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But there are other places where, due to its orography or decisions of its rulers, the presence of cars is prohibited throughout the urban area. Browsing the web we find important information; These are nine places where you will not be able to find a single car and in some way they are an example of sustainable mobility:
This tourist Italian city is probably the most famous place in the world free of road traffic. In its tourist area everyone travels on foot or navigating the mythical canals. You will only find vehicles at the bus station.
Known as the Dutch Venice, this city of 2,500 inhabitants also replaces the streets with navigable canals. On its tracks, cars and motorcycles are conspicuous by their absence.
This Belgian city is actually a pedestrian university macrocampus, in which the streets open to traffic are buried. With 10,000 inhabitants, it is the largest continental European city that prohibits motorized traffic across its surface.
4.- The island of Hydra
This small Greek island of 3,000 inhabitants does not allow road traffic either. Visitors arrive by ferry, to enjoy its views walking through its picturesque streets.
In Switzerland there are several winter resorts where cars are not allowed. Among them are Braunwald, Riederalp, Saas-Fee or Wengen. The case of Zermatt is more curious, because there are forbidden cars with combustion engines, but not electric ones, so vehicles with electric motors circulate along its streets along with many horse-drawn carriages.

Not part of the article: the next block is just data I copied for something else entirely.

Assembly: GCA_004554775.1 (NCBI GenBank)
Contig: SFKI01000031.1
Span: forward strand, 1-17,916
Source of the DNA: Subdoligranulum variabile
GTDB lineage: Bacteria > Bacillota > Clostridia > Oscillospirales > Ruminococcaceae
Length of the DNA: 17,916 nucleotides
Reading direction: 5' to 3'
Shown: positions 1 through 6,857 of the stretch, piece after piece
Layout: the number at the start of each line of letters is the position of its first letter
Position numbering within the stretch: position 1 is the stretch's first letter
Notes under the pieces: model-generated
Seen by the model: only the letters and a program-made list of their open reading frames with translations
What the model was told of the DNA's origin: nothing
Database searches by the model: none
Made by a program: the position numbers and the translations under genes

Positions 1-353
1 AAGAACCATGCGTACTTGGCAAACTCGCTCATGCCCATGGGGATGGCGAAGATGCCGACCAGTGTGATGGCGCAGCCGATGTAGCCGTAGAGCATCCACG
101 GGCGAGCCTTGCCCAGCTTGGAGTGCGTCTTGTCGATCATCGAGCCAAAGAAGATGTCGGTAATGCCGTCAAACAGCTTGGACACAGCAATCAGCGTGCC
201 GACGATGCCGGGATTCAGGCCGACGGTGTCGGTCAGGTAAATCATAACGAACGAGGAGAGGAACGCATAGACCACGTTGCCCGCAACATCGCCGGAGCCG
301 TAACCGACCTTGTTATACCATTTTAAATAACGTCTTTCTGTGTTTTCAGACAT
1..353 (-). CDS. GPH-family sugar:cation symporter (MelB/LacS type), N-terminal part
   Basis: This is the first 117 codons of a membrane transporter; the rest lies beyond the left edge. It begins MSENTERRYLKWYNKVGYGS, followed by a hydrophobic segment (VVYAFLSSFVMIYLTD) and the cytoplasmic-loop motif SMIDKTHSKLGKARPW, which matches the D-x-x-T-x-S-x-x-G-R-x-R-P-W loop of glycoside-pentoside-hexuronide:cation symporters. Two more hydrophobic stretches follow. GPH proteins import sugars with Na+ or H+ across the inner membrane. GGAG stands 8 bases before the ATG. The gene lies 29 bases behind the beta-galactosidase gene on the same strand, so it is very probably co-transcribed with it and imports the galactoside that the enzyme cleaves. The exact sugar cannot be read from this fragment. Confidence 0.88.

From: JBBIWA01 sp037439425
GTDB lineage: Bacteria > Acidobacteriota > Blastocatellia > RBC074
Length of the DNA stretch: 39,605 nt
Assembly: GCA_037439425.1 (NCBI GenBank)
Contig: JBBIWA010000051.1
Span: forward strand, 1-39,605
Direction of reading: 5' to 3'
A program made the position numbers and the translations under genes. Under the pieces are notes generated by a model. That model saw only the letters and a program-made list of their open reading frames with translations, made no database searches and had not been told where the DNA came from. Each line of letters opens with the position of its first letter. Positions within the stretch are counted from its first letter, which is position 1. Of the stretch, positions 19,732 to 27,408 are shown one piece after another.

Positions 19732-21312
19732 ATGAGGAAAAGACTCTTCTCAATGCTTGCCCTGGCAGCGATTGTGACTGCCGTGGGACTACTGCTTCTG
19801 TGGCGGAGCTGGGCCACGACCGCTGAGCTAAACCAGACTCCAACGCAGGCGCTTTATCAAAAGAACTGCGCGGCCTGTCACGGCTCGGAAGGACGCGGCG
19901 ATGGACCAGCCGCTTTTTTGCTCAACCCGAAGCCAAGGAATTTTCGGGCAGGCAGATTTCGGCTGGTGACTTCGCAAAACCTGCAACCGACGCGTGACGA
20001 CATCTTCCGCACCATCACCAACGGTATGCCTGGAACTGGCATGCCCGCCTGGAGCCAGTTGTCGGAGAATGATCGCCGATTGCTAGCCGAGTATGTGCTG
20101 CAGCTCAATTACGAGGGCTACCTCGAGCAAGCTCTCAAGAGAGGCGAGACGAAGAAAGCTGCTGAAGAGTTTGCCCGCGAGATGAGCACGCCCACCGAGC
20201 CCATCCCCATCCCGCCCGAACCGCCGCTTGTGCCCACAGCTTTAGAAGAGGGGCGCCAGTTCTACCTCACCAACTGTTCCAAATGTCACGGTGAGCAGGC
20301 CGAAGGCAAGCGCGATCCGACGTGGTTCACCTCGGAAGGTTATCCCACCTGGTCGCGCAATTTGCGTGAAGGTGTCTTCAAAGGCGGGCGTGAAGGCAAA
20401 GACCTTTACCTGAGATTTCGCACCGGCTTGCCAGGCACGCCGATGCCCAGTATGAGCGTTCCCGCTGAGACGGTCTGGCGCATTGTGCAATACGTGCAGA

As its name suggests, this South Carolina town is exclusive territory for bicycles and pedestrians. The large existing parking areas on the outskirts invite you to leave your cars and move along the cycle lanes installed in recent years.
7.- Medina of Fez
With 156,000 inhabitants, the Medina of Fes el Bali is the largest city in the world closed to motorized traffic. It is in Morocco and some of its streets are less than two meters wide.
The authorities of this Indian city near the border with Pakistan decided to end traffic congestion. To achieve this, in addition to prohibiting the circulation of vehicles within the city during the day, they have installed barriers every hundreds of meters to ensure that no one violates the new regulation.
In this small archipelago in the South Pacific, dependent on New Zealand and made up of three atolls and 125 islets, the use of motor vehicles is prohibited. In fact, in the entire archipelago, which is known for its “.tk” internet domain, there are only three cars.